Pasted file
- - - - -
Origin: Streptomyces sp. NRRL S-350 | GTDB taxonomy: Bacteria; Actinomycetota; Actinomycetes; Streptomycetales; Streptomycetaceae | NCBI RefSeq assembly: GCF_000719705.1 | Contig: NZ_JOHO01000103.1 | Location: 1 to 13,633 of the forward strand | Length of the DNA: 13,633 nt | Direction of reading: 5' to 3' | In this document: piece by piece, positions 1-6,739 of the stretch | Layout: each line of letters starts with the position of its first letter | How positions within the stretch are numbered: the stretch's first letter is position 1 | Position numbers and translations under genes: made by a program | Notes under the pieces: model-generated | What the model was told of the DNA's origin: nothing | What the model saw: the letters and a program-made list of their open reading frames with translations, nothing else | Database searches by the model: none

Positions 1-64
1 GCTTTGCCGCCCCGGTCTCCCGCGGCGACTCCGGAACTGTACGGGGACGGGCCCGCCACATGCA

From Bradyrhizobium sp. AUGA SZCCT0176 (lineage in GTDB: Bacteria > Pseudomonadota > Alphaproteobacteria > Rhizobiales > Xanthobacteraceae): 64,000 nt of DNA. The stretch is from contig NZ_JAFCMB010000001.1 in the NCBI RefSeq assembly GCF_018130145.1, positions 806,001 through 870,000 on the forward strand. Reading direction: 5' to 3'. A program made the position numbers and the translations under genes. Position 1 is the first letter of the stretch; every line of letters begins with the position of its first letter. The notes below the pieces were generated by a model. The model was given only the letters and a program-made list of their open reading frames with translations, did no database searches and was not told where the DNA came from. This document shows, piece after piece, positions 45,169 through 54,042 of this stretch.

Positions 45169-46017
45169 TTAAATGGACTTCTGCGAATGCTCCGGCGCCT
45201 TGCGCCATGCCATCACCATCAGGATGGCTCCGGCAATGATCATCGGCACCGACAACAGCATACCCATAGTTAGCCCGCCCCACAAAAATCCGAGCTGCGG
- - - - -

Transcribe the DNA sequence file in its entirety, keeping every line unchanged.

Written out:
Origin: Streptomyces sp. NRRL S-350 | GTDB taxonomy: Bacteria; Actinomycetota; Actinomycetes; Streptomycetales; Streptomycetaceae | NCBI RefSeq assembly: GCF_000719705.1 | Contig: NZ_JOHO01000103.1 | Location: 1 to 13,633 of the forward strand | Length of the DNA: 13,633 nt | Direction of reading: 5' to 3' | In this document: piece by piece, positions 1-6,739 of the stretch | Layout: each line of letters starts with the position of its first letter | How positions within the stretch are numbered: the stretch's first letter is position 1 | Position numbers and translations under genes: made by a program | Notes under the pieces: model-generated | What the model was told of the DNA's origin: nothing | What the model saw: the letters and a program-made list of their open reading frames with translations, nothing else | Database searches by the model: none

Positions 1-64
1 GCTTTGCCGCCCCGGTCTCCCGCGGCGACTCCGGAACTGTACGGGGACGGGCCCGCCACATGCA

From Bradyrhizobium sp. AUGA SZCCT0176 (lineage in GTDB: Bacteria > Pseudomonadota > Alphaproteobacteria > Rhizobiales > Xanthobacteraceae): 64,000 nt of DNA. The stretch is from contig NZ_JAFCMB010000001.1 in the NCBI RefSeq assembly GCF_018130145.1, positions 806,001 through 870,000 on the forward strand. Reading direction: 5' to 3'. A program made the position numbers and the translations under genes. Position 1 is the first letter of the stretch; every line of letters begins with the position of its first letter. The notes below the pieces were generated by a model. The model was given only the letters and a program-made list of their open reading frames with translations, did no database searches and was not told where the DNA came from. This document shows, piece after piece, positions 45,169 through 54,042 of this stretch.

Positions 45169-46017
45169 TTAAATGGACTTCTGCGAATGCTCCGGCGCCT
45201 TGCGCCATGCCATCACCATCAGGATGGCTCCGGCAATGATCATCGGCACCGACAACAGCATACCCATAGTTAGCCCGCCCCACAAAAATCCGAGCTGCGG